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GraphPad Prism 8
生物統計及科學繪圖軟體
Scientific graphing,curve fitting and statistics
軟體代號:565
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64 Bit
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常見問題Q&A

Q0:GraphPad Prism 是否網路三人版?
A0:目前原廠並無提供網路版本,僅販售單機版及多人授權版
We no longer offer a concurrent use network license.
Only individual single user licenses are available for resale.
An individual license may be installed on one computer.

Q1:我的圖想從 0~100 ,但 資料是 25.2~241.2 怎麼辦?
A1:使用Normalize就OK
您畫好圖後
Analyze
  Data Manipulations
    Normalize
定義
   0  %
  100 %
即可

Q2:請問我Normalize後有data?
A2:Yes, 所以您可以求Normalize後的Mean, SD.

Q3:網路版如何安裝?
A3:請洽本公司

Q4:GraphPad Prism 4 無法安裝於Win7
A4:請洽本公司

Q5:我過去買過Graphpad Prism,原廠附有一本厚厚的使用說明的書,不知現在未附相關的書籍
A5:因為要節能減碳,所以只有PDF檔

Q6:GraphPad Prism5 無法安裝,出現下列文字:
A6:The application had encountered a problem and needs to close.
Error#: 0001:000-4
請洽本公司,請將防毒軟體關閉之後再安裝

Q7: 是否可以和 貴公司購買GraphPad Prism 個人年租版(Personal subscription licenses)?
A7: 由於原廠政策,GraphPad Prism 個人年租版(Personal subscription licenses),需由EndUser直接上官網直接購買!!

Q8:為何利用GraphPad Prism分析EC50和IC50結果會是相同?
        IC50, EC50和ED50有何不同? 
A8:The differences are just nomenclature, and not conceptual.
"EC" means effective concentration, and is used for dose-response curves that go up hill. Sometimes it is also used for a curve that goes downhill. 
"IC" means inhibitory concentration, so is used for dose-response curves that go downhill, because the drug inhibits a response. 
In both cases, "C" stands for concentration. In some experiments, you vary the administered dose, but don't know the effective concentration. In these cases, the midpoint is called the ED50.

Q9:Do you have to transform  X data into log format?
        If I transform  X data into log format.
        I have a big problem. Since My X had 0 in concentration
A9:How to deal with zero dose:
When performing a dose-response curve, most investigators measure response at zero dose. Handling this data point is not straightforward because we recommend entering data with X equal to the logarithm of concentration, but the logarithm of zero is undefined.

We suggest entering a low concentration (perhaps one or two log units lower than your lowest concentration) instead of zero. If you enter a concentration so low that is has essentially no effect on the response, this method works fine and gives the correct results. But some people are wary about analyzing data this way, feeling that it is 'cheating' to enter some arbitrary (but very low) value rather than zero for the blank.

One alternative is simply to omit the data for the zero concentration. But this leaves out useful data, and in some cases (where the lowest concentration you use has a detectable response above the baseline), leaving out the zero value can lead to less accurate fits.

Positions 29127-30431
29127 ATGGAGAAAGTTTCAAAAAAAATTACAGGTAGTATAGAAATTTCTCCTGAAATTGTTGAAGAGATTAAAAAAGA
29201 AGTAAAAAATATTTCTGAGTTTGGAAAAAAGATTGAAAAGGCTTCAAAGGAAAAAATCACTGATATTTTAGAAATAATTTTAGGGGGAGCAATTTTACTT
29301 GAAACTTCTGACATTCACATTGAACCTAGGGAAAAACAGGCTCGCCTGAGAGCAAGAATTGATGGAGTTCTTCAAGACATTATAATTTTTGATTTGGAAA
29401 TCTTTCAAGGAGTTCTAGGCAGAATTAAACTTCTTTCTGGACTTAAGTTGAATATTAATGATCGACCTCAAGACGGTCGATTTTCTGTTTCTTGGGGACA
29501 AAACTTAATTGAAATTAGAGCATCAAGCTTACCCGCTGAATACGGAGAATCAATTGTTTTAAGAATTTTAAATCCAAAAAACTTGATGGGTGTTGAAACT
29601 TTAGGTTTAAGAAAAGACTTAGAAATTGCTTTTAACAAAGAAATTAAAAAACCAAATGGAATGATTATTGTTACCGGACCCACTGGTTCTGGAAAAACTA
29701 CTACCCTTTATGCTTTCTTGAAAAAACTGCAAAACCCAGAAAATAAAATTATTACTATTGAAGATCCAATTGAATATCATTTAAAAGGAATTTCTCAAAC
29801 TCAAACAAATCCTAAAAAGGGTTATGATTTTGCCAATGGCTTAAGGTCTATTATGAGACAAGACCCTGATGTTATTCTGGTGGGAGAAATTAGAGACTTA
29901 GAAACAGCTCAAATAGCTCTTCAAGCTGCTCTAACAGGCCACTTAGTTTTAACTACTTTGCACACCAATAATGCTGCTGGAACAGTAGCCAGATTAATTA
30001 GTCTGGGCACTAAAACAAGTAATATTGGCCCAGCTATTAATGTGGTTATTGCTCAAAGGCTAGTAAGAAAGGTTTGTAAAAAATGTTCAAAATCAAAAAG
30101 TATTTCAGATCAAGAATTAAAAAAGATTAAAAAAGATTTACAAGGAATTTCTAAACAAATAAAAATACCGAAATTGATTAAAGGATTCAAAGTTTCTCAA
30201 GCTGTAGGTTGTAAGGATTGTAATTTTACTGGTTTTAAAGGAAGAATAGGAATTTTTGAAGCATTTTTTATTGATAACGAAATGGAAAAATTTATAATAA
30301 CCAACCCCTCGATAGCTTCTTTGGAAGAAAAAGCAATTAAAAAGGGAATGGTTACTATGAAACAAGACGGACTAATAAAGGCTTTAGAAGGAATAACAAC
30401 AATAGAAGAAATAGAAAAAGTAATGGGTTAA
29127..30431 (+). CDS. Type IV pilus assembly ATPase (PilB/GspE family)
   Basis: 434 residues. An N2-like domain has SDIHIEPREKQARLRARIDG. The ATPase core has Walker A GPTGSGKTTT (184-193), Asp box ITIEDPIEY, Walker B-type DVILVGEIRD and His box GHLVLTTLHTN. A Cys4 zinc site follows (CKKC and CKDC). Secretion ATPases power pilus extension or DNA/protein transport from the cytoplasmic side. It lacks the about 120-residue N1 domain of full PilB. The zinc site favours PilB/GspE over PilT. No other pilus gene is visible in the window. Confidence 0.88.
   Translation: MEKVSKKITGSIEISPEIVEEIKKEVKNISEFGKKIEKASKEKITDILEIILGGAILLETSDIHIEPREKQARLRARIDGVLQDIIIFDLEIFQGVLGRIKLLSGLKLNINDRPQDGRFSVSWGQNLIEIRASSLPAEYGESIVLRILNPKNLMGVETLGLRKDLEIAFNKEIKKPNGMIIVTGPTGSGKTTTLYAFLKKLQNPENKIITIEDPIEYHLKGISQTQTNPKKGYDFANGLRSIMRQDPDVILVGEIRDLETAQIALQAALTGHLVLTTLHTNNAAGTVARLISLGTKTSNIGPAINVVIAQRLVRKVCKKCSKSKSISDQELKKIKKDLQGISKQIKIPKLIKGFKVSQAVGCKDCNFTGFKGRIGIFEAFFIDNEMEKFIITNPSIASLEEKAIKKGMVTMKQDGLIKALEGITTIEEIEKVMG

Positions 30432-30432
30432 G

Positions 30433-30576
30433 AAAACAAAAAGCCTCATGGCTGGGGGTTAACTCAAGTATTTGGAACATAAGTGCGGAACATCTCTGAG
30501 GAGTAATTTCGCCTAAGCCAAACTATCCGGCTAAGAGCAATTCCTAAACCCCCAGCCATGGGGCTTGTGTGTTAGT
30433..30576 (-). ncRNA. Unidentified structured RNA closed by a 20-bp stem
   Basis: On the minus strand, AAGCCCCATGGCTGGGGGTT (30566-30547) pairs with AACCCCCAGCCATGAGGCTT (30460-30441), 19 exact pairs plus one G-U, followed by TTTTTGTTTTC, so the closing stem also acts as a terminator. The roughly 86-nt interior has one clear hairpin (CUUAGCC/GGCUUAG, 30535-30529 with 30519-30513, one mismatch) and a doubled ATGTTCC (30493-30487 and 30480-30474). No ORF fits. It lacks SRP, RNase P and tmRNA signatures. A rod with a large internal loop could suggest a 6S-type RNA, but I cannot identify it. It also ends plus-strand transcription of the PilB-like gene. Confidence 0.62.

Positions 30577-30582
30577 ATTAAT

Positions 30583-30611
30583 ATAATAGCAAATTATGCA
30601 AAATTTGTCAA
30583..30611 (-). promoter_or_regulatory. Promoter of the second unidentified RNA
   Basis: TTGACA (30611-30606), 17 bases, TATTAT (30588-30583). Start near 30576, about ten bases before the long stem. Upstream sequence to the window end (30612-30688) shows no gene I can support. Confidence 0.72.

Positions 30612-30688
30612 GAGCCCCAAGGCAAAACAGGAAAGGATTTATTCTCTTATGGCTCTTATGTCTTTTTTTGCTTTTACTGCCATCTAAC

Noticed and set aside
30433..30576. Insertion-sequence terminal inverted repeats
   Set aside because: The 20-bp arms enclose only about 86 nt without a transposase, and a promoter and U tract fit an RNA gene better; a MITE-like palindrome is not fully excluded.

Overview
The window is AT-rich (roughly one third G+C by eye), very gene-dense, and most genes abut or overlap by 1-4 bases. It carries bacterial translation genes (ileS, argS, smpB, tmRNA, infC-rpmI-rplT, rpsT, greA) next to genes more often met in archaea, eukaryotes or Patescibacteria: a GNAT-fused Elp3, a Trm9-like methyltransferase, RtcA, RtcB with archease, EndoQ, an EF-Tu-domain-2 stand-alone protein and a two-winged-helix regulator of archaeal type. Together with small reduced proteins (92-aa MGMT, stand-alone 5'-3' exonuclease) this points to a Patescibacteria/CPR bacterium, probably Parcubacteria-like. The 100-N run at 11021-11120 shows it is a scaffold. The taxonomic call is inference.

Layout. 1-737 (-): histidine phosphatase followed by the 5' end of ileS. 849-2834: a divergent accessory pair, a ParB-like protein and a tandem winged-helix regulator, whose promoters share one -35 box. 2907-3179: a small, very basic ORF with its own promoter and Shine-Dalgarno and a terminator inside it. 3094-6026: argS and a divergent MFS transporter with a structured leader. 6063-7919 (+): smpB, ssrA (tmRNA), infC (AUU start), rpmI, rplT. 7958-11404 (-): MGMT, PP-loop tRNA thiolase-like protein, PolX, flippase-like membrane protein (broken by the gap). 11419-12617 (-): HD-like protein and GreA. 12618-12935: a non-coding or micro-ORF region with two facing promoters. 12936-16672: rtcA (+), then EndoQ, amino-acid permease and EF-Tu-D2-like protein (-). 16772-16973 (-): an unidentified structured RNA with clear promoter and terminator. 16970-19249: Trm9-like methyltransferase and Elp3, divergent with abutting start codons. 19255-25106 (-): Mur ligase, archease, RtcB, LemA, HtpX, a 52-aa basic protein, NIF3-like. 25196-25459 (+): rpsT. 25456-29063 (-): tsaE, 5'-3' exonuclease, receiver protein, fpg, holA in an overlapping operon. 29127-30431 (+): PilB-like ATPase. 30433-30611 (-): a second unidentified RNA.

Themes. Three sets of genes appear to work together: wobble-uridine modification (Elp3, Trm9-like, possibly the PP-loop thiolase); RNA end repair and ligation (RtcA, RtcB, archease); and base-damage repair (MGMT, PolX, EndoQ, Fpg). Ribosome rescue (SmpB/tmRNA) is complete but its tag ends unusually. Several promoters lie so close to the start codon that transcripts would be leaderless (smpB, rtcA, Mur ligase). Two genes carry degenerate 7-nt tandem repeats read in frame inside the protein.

Here is an alternative that takes into account the zero value without 'cheating'.

Step 1. Enter your data as usual, with X as log(concentration) and using a low log(concentration) for the zero value. You can choose any value you want to enter as zero.

Step 2. Fit your data to this user-defined equation:

Baseline=IF(HillSlope>0.0, Bottom, Top)
Response=Bottom + (Top-Bottom)/(1+10^((LogEC50-X)*HillSlope))
Y=IF(X=ZeroValue,Baseline,Response)

The first line defines the baseline of the curve, the response with no added dose. If the HillSlope is positive, the curve goes uphill so the response with zero added dose is the bottom plateau, so we set baseline equal to the parameter Bottom. If the HillSlope is negative, then the curve is a downhill inhibition curve, so the response with no added drug is the top platea and we set the baseline equal to the paramter Top.

The second line defines the response for nonzero doses. It is the same equation as Prism's built-in variable slope dose-response curve.

The final line sets Y equal to the baseline value when X equals ZeroValue and otherwise sets Y equal to the response. So when you enter that special ZeroValue for X, Prism never computes the usual dose-response equation but instead defines Y to equal the baseline. ZeroValue is not used as a concentration in a computation, but rather as a "flag" to tell the IF-THEN statement to define Y to be equal to the baseline  rather than equal to the result of the dose-response equation. 

Step 3. Assign rules for initial values.

  • Set Bottom equal to 1*Ymin.
  • Set Top to 1*Ymax.
  • Set logEC50 to the value of X at Ymid.
  • Set HillSlope equal to SGN(YatXmax - YatXmin) so it equals 1.0 or -1.0 depending on whether your curve goes up or down.
  • Set ZeroValue to 0.0. (You'll constraint ZeroValue to equal a constant value in the next step, so this initial value will be ignored, but you have to enter something to close the dialog.

Step 4. Back on the main nonlinear regression parameters dialog, go to the constraints tab and constrain the parameter ZeroValue to be equal to a constant value equal to whatever value you have entered for X when the dose was zero.

---

Does this method give more accurate answers than the standard method? Not in most cases. So long as you enter a 'concentration' more than three log units below the EC50 (and assuming a Hill Slope not too far from 1.0), the usual method works fine because the dose-response equation computes a response indistinguishable from the baseline when the dose is less than 0.001 times the EC50.

The advantage of this new method is that it is concepturally pure. You don't have to pretend that a zero dose is really something else. It gets around the problem that the log of zero is undefined by using an IF-THEN relationship to define the response one way for the zero dose and another way for all other doses. The disadvantages are that you have to enter a user-defined equation, the syntax is confusing at first, and you may find it hard to explain to others exactly what you did.